Welcome to the OutUK series looking at gay men and their health brought to you in association with the NHS website.
Each week we'll tackle a different topic in our A to Z of Gay Health. We'll have features and advice on everything from relationships, sexual health, mental and physical conditions and how to stay fit. You can follow any of links provided below for more information direct from the NHS website, or view any of our Previous A to Z Features.
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This Week - O : Obesity

The term obese describes a person who has excess body fat.

In the UK it's estimated that around 1 in every 4 adults and around 1 in every 5 children aged 10 to 11 are living with obesity.

How to tell if you're living with obesity

The most widely used method to check if you're a healthy weight is body mass index (BMI).

Body mass index (BMI)

BMI is a measure of whether you're a healthy weight for your height. You can use the NHS BMI healthy weight calculator to find out your BMI.

For most adults, if your BMI is:

  • below 18.5 - you're in the underweight range
  • 18.5 to 24.9 - you're in the healthy weight range
  • 25 to 29.9 - you're in the overweight range
  • 30 to 39.9 - you're in the obese range
  • 40 or above - you're in the severely obese range

If you have an Asian, Chinese, Middle Eastern, Black African or African-Caribbean family background you'll need to use a lower BMI score to measure overweight and obesity:

  • 23 to 27.4 - you're in the overweight range
  • 27.5 or above - you're in the obese range

BMI score has some limitations because it measures whether a person is carrying too much weight but not too much fat. For example, people who are very muscular, like professional sportspeople, can have a high BMI without much fat.

But for most people, BMI is a useful indication of whether they're a healthy weight.

Waist to height ratio

Another measure of excess fat is waist to height ratio, which can be used as an additional measure in adults who have a BMI under 35.

To calculate your waist to height ratio:

  • Find the middle point between your lowest rib and your hip bone. This should be roughly level with your belly button.
  • Wrap the tape measure around this middle point, breathing naturally and not holding your tummy in.
  • Take your measurement and divide it by your height, measured in the same units (for example, centimetres or inches).

For example, if your waist is 80cm and you are 160cm tall, you would calculate your result like this: 80 divided by 160, which equals 0.5.

A waist to height ratio of 0.5 or higher means you may have increased health risks.

Risks of living with obesity

Obesity is a serious health concern that increases the risk of many other health conditions.

These include:

Living with overweight and obesity can also affect your quality of life and contribute to mental health problems, such as depression, and can also affect self-esteem.

Causes of obesity

Obesity is a complex issue with many causes. Obesity and overweight is caused when extra calories, particularly those from foods high in fat and sugar, are stored in the body as fat.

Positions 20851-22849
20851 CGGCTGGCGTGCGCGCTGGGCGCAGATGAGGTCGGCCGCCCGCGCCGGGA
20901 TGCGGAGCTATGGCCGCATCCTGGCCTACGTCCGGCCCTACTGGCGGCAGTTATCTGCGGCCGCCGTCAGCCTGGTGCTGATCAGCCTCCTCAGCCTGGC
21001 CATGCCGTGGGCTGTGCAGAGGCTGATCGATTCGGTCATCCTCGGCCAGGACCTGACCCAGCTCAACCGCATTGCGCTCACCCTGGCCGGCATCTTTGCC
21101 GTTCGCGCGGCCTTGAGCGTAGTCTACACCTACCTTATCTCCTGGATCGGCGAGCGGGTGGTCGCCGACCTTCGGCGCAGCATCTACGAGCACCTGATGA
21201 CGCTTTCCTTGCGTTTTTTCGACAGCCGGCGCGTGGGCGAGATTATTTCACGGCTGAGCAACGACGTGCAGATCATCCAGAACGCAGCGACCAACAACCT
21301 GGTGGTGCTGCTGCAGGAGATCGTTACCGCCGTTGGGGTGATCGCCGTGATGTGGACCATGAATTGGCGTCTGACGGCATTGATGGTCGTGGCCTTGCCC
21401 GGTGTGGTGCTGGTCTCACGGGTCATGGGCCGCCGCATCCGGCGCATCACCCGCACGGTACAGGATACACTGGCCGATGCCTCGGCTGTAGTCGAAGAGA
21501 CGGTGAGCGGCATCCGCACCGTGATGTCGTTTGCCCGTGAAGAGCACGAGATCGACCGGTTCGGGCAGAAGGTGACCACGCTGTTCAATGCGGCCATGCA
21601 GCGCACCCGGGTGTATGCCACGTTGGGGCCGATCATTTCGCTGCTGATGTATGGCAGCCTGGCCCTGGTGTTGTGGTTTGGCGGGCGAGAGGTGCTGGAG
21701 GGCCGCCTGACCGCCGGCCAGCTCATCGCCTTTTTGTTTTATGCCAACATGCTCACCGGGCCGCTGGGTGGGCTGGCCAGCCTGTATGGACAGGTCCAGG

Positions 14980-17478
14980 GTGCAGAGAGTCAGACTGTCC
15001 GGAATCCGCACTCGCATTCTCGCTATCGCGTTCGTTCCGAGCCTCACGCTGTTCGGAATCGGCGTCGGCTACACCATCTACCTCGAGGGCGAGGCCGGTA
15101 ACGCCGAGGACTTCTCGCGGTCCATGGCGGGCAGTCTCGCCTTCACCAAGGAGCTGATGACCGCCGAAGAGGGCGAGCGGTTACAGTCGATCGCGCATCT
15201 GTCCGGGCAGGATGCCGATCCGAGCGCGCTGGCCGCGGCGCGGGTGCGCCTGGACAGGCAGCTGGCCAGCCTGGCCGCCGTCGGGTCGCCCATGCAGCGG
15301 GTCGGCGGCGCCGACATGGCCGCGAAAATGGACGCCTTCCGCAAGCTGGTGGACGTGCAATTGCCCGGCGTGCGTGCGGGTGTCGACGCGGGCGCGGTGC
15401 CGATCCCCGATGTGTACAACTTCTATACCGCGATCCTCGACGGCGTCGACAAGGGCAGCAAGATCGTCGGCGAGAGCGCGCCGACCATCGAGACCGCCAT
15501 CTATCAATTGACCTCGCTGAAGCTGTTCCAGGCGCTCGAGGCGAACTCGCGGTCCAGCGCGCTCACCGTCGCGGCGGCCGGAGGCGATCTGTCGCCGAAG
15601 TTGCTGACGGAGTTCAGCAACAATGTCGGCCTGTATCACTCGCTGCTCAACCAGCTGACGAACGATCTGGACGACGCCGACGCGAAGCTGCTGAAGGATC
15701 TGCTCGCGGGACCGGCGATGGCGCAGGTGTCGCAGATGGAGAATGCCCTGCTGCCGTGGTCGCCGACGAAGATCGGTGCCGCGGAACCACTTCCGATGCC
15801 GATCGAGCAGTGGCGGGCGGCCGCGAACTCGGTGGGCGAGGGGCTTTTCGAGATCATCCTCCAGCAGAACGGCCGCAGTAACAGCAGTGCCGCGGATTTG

Obesity is an increasingly common problem because the environment we live in makes it difficult for many people to eat healthily and do enough physical activity.

Genetics can also be a cause of obesity for some people. Your genes can affect how your body uses food and stores fat.

There are also some underlying health conditions that can occasionally contribute to weight gain, such as an underactive thyroid gland (hypothyroidism), although these types of conditions do not usually cause weight problems if they're effectively controlled with medicines.

Some medicines can also make people more likely to put on weight, including steroids and some medicines for high blood pressure, diabetes or mental health conditions.

Treating obesity

The best way to treat obesity is to eat a healthy reduced-calorie diet and exercise regularly.

To do this, you can:

  • eat a balanced calorie-controlled diet as recommended by a GP or weight loss management health professional (such as a dietitian)
  • take up activities such as fast walking, jogging, swimming or tennis for 150 to 300 minutes (2.5 to 5 hours) a week

You may benefit from joining a local weight management programme with group meetings or online support. Your GP can tell you about these.

You may also benefit from receiving support and counselling from a trained healthcare professional to help you better understand your relationship with food and develop different eating habits.

If you're living with obesity and lifestyle and behavioural changes alone do not help you lose weight, a medicine called orlistat may be recommended.

If taken correctly, this medicine works by reducing the amount of fat you absorb during digestion. Your GP will know whether orlistat is suitable for you.

A specialist may prescribe other medicines called liraglutide or semaglutide. They work by making you feel fuller and less hungry.

For some people living with obesity, a specialist may recommend weight loss surgery.

Other obesity-related problems

Living with obesity can cause a number of further problems, including difficulties with daily activities and serious health conditions.

Day-to-day problems related to obesity include:

  • breathlessness
  • increased sweating
  • snoring
  • difficulty doing physical activity
  • often feeling very tired
  • joint and back pain
  • low confidence and self-esteem
  • feeling isolated

The psychological problems associated with living with obesity can also affect your relationships with family and friends, and may lead to depression.

Serious health conditions

Living with obesity can also increase your risk of developing many potentially serious health conditions, including:


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